2. We can see fireworks from a local amusement park every night throughout the summer from our deck. Although I enjoy the spectacle, I understand the trauma the can cause to some people and dogs (they are held near the water so no worries about fire). I remember the millennial celebration that was held close to the zoo in Balboa Park. To protect the animals, they used low trajectory and very quiet fireworks. They were equally beautiful and much safer. So far, we have enjoyed cool temps (low 70s) but I imagine things will heat up in several weeks… they always do. Stay safe and as cool as you can! .

    • Currently, at 10:15 am, it’s 66 degrees here. Quite the change from last week. How thoughtful to choose fireworks that wouldn’t alarm the animals! You’d think in Colorado, where it seems almost mandatory to own at least one dog, people would be more considerate.

  3. The different varieties of change has been on my mind too.  I think it was on 60 minutes that I saw a reporter standing on a sand bar in the middle of Lake Mead.  He mentioned that he was standing 130 feet below where the waters surface was in 2002.  130 feet times the number of acres contained in Lake Mead is an astronomical amount of missing water.  And guess what I realized?  There’s not a damned thing anybody can do about it.

    Besides the inability to avoid noticing weather changes, the social climate is consumed with what appears to be pure unadulterated hatred on both sides of any controversial subject.  I think the vile, condescending, hate filled rhetoric of our recently deposed by popular demand ex-president is the sole reason.  Never before in my 81 years can I remember a person who (in the face of documented audio and video evidence) denied every piece of factual evidence.  Surely people aught to realize what an aboration (deviancy from the norm) this miscreant was and still is.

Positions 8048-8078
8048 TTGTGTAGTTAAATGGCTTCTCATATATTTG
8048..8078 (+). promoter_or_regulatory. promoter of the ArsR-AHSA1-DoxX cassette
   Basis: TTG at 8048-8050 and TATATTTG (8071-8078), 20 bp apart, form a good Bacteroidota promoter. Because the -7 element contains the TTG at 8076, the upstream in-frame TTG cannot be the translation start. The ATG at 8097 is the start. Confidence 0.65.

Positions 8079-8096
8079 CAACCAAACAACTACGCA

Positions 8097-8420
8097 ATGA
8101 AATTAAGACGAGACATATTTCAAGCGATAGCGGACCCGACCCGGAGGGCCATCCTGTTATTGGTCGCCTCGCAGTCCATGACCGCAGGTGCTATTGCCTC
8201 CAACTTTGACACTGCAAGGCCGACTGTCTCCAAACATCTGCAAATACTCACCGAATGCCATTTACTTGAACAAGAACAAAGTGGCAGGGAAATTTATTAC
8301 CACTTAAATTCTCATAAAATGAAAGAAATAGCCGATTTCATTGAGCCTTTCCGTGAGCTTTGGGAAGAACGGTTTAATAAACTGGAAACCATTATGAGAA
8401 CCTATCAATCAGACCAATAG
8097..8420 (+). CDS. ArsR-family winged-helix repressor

• Phoenix, Tucson, and Las Vegas, to mention a few, depend on the Colorado River for water. Hard to believe that little trickle I have stepped across high in our mountains grows to sustain those cities … and all their lawns and golf courses and swimming pools. Or used to. The river was great enough to form the Grand Canyon, but man has for years been draining it dry before it ever reaches the ocean. Not to mention continuing to build as though water is an infinite resource. And that was before all the lakes and reservoirs started drying up. It’s not like we in Colorado are hogging all the water. If the snowpack isn’t there, the river won’t be there. Period. Ignore nature at your peril.

      I agree the social climate has become unpleasant, often dangerous. And I, too, blame our ex-president for unleashing and encouraging all the divisiveness and hatred. It’s scary to contemplate, frightening that such a man was ever elected in the first place. And I haven’t words for a political party that continues, against all reason, to embrace him. At the same time, I realize that my disdain for them is just a reflection of their disdain for me. Each side blames the other for being stupid, ignorant, selfish. Rightly or wrongly. How and where does it stop?

Now that I've had my say ...